7:23-25 In that day every place where there used to be a thousand vines, worth a thousand shekels of silver, will become briers and thorns. With bow and arrows a man will come there, for all the land will be briers and thorns. And as for all the hills that used to be hoed with a hoe, you will not come there for fear of briers and thorns, but they will become a place where cattle are let loose and where sheep tread.
The Assyrian invasion is forecast and described. The source of this event is Yahweh and is God’s plan for Israel and Aram. Both Hosea and Amos had warned Israel of this 15-20 years earlier. Now it is confirmed to Ahaz. The mention of Egypt tells us that this war is between the competing world powers and Israel is almost incidental. The Pharaoh is the Ethiopian Pharaoh Pi (730-716 BC) who founded the 25th dynasty of Egypt. He fought with Assyria on Palestinian soil around 720 BC. We don’t know why he is called a fly. Assyria’s mountains were famous for their bees and honey. The bee keepers could call them from the hives and back to the hives by whistling.
The Coming Assyrian Invasion
8:1-4 Then the LORD said to me, “Take a large tablet and write on it in common characters, ‘Belonging to Maher-shalal-hash-baz.’ And I will get reliable witnesses, Uriah the priest and Zechariah the son of Jeberechiah, to attest for me.”
And I went to the prophetess, and she conceived and bore a son. Then the LORD said to me, “Call his name Maher-shalal-hash-baz; for before the boy knows how to cry ‘My father’ or ‘My mother,’ the wealth of Damascus and the spoil of Samaria will be carried away before the king of Assyria.”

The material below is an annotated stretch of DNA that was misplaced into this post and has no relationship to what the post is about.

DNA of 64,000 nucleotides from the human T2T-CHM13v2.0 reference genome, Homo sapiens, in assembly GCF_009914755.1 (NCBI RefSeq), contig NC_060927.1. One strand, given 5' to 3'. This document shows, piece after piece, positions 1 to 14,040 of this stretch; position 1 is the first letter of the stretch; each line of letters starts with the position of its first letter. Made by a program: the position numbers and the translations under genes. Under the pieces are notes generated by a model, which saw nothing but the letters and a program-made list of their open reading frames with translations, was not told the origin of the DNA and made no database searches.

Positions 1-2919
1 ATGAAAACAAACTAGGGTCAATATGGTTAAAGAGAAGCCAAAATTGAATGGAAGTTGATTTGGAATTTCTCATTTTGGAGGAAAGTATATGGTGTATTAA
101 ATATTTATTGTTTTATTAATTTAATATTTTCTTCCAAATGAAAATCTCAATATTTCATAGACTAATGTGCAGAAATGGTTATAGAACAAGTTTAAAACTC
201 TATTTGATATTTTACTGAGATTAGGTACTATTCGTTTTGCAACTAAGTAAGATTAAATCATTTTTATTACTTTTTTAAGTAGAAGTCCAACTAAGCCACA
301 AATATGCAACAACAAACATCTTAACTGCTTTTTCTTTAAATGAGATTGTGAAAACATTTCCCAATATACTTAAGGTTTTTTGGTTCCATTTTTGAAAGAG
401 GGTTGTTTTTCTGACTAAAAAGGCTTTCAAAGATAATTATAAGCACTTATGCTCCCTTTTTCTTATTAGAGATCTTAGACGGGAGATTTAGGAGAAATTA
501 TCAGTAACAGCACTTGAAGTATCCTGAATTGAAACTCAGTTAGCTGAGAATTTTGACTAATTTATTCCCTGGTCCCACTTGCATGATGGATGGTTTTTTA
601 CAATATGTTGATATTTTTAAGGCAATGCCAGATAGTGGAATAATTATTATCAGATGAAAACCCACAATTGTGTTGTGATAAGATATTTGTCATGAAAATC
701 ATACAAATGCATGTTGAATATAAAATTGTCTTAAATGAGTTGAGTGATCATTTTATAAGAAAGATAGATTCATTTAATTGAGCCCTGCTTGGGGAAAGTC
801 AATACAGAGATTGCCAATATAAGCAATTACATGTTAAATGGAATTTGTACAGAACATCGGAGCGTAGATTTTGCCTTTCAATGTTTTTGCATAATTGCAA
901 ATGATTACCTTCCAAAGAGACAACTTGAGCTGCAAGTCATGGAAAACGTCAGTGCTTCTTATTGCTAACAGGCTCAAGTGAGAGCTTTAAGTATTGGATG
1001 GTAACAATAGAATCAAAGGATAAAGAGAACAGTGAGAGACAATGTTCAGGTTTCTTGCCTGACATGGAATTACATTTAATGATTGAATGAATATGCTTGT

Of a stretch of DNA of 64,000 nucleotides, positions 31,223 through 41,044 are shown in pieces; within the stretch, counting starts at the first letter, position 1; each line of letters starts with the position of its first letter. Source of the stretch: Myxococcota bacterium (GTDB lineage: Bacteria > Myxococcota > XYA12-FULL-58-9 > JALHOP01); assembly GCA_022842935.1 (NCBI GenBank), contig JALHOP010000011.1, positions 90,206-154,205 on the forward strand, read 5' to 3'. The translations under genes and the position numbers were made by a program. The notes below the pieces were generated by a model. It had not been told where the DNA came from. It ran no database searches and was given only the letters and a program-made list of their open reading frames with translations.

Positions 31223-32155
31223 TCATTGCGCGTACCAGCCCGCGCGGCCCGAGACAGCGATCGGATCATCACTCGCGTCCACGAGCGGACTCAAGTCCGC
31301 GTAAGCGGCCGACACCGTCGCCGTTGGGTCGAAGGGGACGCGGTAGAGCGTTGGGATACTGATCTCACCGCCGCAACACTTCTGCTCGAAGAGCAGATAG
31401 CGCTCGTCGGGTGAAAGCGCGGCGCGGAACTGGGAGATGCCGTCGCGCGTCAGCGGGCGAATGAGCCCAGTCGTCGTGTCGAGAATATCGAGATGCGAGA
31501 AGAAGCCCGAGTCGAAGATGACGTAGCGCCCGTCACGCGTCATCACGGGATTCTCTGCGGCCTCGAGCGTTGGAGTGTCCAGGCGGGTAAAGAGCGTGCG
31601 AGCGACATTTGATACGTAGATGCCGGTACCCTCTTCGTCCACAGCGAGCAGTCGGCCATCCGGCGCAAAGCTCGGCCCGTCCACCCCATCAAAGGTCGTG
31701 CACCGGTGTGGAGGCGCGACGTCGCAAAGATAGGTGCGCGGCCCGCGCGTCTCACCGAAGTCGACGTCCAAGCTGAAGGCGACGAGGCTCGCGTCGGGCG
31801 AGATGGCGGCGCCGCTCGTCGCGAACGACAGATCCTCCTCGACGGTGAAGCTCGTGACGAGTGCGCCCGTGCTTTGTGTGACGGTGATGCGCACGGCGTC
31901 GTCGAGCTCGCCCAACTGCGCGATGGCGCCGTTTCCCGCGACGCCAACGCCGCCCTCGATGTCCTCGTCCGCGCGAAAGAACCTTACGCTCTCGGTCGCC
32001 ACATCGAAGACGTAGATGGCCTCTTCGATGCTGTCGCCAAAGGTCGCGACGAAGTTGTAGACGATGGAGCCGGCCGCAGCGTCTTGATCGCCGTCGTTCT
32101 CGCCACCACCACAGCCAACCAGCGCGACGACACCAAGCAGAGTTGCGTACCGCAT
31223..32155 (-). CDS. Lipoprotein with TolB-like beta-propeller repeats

Uriah was the high priest. Yahweh is light.
Zechariah may be Ahaz’s father-in-law. Yahweh remembers.
Jeberekiah means May Yahweh Bless.
The prophetess is Isaiah’s wife.
Maher-shalal-hash-baz; means’Hurry, Plunder’ and ‘Swift, Hastening’.
Syria and Israel will be overthrown by Assyria before the boy even learns to speak.
8:5-8 The LORD spoke to me again: “Because this people has refused the waters of Shiloah that flow gently, and rejoice over Rezin and the son of Remaliah, therefore, behold, the Lord is bringing up against them the waters of the River, mighty and many, the king of Assyria and all his glory. And it will rise over all its channels and go over all its banks, and it will sweep on into Judah, it will overflow and pass on, reaching even to the neck, and its outspread wings will fill the breadth of your land, O Immanuel.”
8:9-10 Be broken, you peoples, and be shattered;
give ear, all you far countries;
strap on your armor and be shattered;
strap on your armor and be shattered.
Take counsel together, but it will come to nothing;
speak a word, but it will not stand,
for God is with us.